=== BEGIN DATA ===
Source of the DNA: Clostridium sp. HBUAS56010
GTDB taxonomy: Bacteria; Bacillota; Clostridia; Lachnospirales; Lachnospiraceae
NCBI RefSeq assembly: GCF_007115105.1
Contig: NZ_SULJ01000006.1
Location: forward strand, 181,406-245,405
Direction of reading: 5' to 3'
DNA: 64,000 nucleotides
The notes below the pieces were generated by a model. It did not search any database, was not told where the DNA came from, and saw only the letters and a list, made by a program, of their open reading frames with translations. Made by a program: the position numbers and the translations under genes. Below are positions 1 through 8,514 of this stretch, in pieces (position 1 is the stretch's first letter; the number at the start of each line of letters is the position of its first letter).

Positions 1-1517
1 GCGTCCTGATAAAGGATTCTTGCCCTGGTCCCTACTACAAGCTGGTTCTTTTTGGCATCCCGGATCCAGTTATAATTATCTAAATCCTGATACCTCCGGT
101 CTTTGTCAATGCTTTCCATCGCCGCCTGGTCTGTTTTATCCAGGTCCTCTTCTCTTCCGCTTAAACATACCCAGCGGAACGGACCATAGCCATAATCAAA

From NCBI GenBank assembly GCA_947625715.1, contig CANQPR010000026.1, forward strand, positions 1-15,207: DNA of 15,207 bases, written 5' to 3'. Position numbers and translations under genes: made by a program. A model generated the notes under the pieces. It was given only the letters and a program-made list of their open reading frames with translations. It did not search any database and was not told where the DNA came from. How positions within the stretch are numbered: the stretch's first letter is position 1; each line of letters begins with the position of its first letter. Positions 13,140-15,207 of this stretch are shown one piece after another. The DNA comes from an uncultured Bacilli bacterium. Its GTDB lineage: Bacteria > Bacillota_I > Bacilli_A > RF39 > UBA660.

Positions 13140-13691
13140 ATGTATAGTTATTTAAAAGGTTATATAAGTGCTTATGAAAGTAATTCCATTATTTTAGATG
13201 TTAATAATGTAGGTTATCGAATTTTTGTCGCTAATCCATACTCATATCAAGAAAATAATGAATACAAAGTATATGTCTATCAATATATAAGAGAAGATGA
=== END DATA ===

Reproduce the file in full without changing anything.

Source of the DNA: Clostridium sp. HBUAS56010
GTDB taxonomy: Bacteria; Bacillota; Clostridia; Lachnospirales; Lachnospiraceae
NCBI RefSeq assembly: GCF_007115105.1
Contig: NZ_SULJ01000006.1
Location: forward strand, 181,406-245,405
Direction of reading: 5' to 3'
DNA: 64,000 nucleotides
The notes below the pieces were generated by a model. It did not search any database, was not told where the DNA came from, and saw only the letters and a list, made by a program, of their open reading frames with translations. Made by a program: the position numbers and the translations under genes. Below are positions 1 through 8,514 of this stretch, in pieces (position 1 is the stretch's first letter; the number at the start of each line of letters is the position of its first letter).

Positions 1-1517
1 GCGTCCTGATAAAGGATTCTTGCCCTGGTCCCTACTACAAGCTGGTTCTTTTTGGCATCCCGGATCCAGTTATAATTATCTAAATCCTGATACCTCCGGT
101 CTTTGTCAATGCTTTCCATCGCCGCCTGGTCTGTTTTATCCAGGTCCTCTTCTCTTCCGCTTAAACATACCCAGCGGAACGGACCATAGCCATAATCAAA

From NCBI GenBank assembly GCA_947625715.1, contig CANQPR010000026.1, forward strand, positions 1-15,207: DNA of 15,207 bases, written 5' to 3'. Position numbers and translations under genes: made by a program. A model generated the notes under the pieces. It was given only the letters and a program-made list of their open reading frames with translations. It did not search any database and was not told where the DNA came from. How positions within the stretch are numbered: the stretch's first letter is position 1; each line of letters begins with the position of its first letter. Positions 13,140-15,207 of this stretch are shown one piece after another. The DNA comes from an uncultured Bacilli bacterium. Its GTDB lineage: Bacteria > Bacillota_I > Bacilli_A > RF39 > UBA660.

Positions 13140-13691
13140 ATGTATAGTTATTTAAAAGGTTATATAAGTGCTTATGAAAGTAATTCCATTATTTTAGATG
13201 TTAATAATGTAGGTTATCGAATTTTTGTCGCTAATCCATACTCATATCAAGAAAATAATGAATACAAAGTATATGTCTATCAATATATAAGAGAAGATGA